No Country For Old Men (Joel and Ethan Coen, 2007)
When asked why his songs were always so achingly sad, the great Roy Orbison once wisecracked: ‘I’m from West Texas - there are a hundred different ways to be lonely there’. In a sense, everyone in this bleak and unforgiving new film from the Coen Brothers is rendered isolated or lonely, all against the backdrop of that stark and desolate Texas border landscape. It is this notion that, in spite of the film’s persistent and remorseless violence, gives the film an emotional core, aided considerably by the hauntingly beautiful cinematography of Roger Deakins.
Although it adds a characteristic layer of black comedy to Cormac McCarthy’s morally complex and deeply serious novel, it is the Coens’ least idiosyncratic film. It’s also arguably their best, as much for its powerful narrative and mood as for its superb performances. It’s certainly far superior to the superficial ‘Intolerable Cruelty’, the irritating ‘Raising Arizona’ or even the cult wisecracking of ‘The Big Lebowski’. The apocalyptic tone has more in common with their very best movies, the under-appreciated ‘Barton Fink’ and the masterful ‘Fargo’. Yet, in staying faithful to the outstanding source material of McCarthy’s novel, the Coens have found a new and more resonant cinematic voice.
Crucial to the success of the film is the casting of Tommy Lee Jones as a soon-to-be-retiring Sheriff, Ed Tom Bell. If the film perhaps has a flaw, it’s that Jones isn’t afforded enough on-screen time. He has precisely the right combination of laconic world-weariness and decent nature and his opening narration is pitch perfect. He relates the story of a fourteen year old he once sent to the electric chair, who had killed his girlfriend in cold blood. Bell says ‘the papers said it was a crime of passion, but he told me there weren’t no passion in it, that he’d been fixin’ to kill someone for as long as he could remember.’ This is the sound of a man who has seen horror and callous brutality punctuate ordinary lives, but has one last, unbearable challenge left in store for him.
The film weaves together different personal stories, all converging through the incomprehensible and merciless evil of the terrifying Anton Chiguhr (Javier Bardem, whose ludicrous bob hairstyle is sinister in itself). At the start of the film, we see Chiguhr being arrested, and then escaping through deeply unpleasant piece of cunning murder. We then see him show no qualms in killing an innocent truck driver with his grimly compelling weapon of choice – an air-propelled cattle-gun. Throughout the film, we are bombarded with examples of Chiguhr’s resourceful and unfeeling criminality.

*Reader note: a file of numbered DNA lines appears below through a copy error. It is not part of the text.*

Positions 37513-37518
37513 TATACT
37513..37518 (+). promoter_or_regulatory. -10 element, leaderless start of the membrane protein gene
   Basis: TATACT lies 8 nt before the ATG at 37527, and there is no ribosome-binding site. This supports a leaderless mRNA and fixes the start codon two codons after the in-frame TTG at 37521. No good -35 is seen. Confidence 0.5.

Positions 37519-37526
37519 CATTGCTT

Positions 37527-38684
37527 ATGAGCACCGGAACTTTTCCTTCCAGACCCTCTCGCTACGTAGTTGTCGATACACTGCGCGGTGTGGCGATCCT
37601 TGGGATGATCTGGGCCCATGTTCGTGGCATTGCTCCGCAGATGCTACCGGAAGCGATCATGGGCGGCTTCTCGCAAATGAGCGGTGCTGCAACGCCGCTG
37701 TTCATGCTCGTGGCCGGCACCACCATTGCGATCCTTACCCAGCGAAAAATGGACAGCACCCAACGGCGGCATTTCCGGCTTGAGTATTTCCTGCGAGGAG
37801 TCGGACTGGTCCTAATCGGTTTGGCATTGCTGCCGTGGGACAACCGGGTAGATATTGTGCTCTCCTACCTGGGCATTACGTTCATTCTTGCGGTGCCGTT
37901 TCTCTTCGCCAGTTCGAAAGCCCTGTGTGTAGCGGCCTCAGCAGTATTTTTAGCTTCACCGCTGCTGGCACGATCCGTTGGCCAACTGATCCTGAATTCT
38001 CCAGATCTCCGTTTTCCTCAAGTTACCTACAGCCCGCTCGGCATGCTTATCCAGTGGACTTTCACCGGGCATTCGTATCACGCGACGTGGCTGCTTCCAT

Meanwhile, Llewelyn Moss (played by newcomer Josh Brolin) has stumbled across a trail of blood whilst hunting, and finds this leads to a grisly crime scene, at which he discovers several dead bodies (mostly Mexicans) a stash of heroin, and a suitcase containing two million dollars in cash. The film details his doomed attempts to assert ownership of the money, thereby leaving the audience with the uncomfortable question of whether he is an inadvertent innocent, stumbling into a world in which he simply does not belong, or whether he is himself complicit in an unstoppable cycle of criminality.
The film has familiar elements from the generic chase thriller, although it must be admitted that the Coens handle the chase sequences with terrific verve. There are supremely tense moments when both Moss and Chiguhr know the other is near, and one particular moment explodes cataclysmically. The film avoids relying too heavily on tropes and conventions mainly through its focus on the severe and unstoppable nature of Chiguhr’s evil. There’s a particularly chilling scene in which Chiguhr taunts the friendly owner of a gas station by asking him the most he’d ever lost in a coin toss, then getting him to call the toss of a coin that had ‘been in circulation for years just waiting for this moment.’ By the end of the film, it seems to be more the exertion of a warped kind of (im)moral authority and unflappable control that drives Chiguhr more than the recapturing of the money. Perhaps the Coens’ finest decision is, in spite of all the shocking killings that have come before, is to leave the film’s bloody (and somewhat inevitable) outcome to take place off screen.
The film is apocalyptic in outlook and tone, although Chiguhr’s confrontation with Moss’ wife Carla Jean (who bravely and righteously refuses to call his coin toss) is tempered by Tommy Lee Jones’ visit to his Uncle Ellis, another retired and injured lawman played superbly by Barry Corbin. The film concludes on a strange combination of security and disillusion – with Tommy Lee Jones recounting a dream in which he rides through a mountain pass, following his father into the distance, safe in the knowledge that he would be waiting for him at the end. He has the safety of retirement – but also the cruel knowledge that he, like most of the ordinary people he served, remains helpless in the face of the genius of real evil.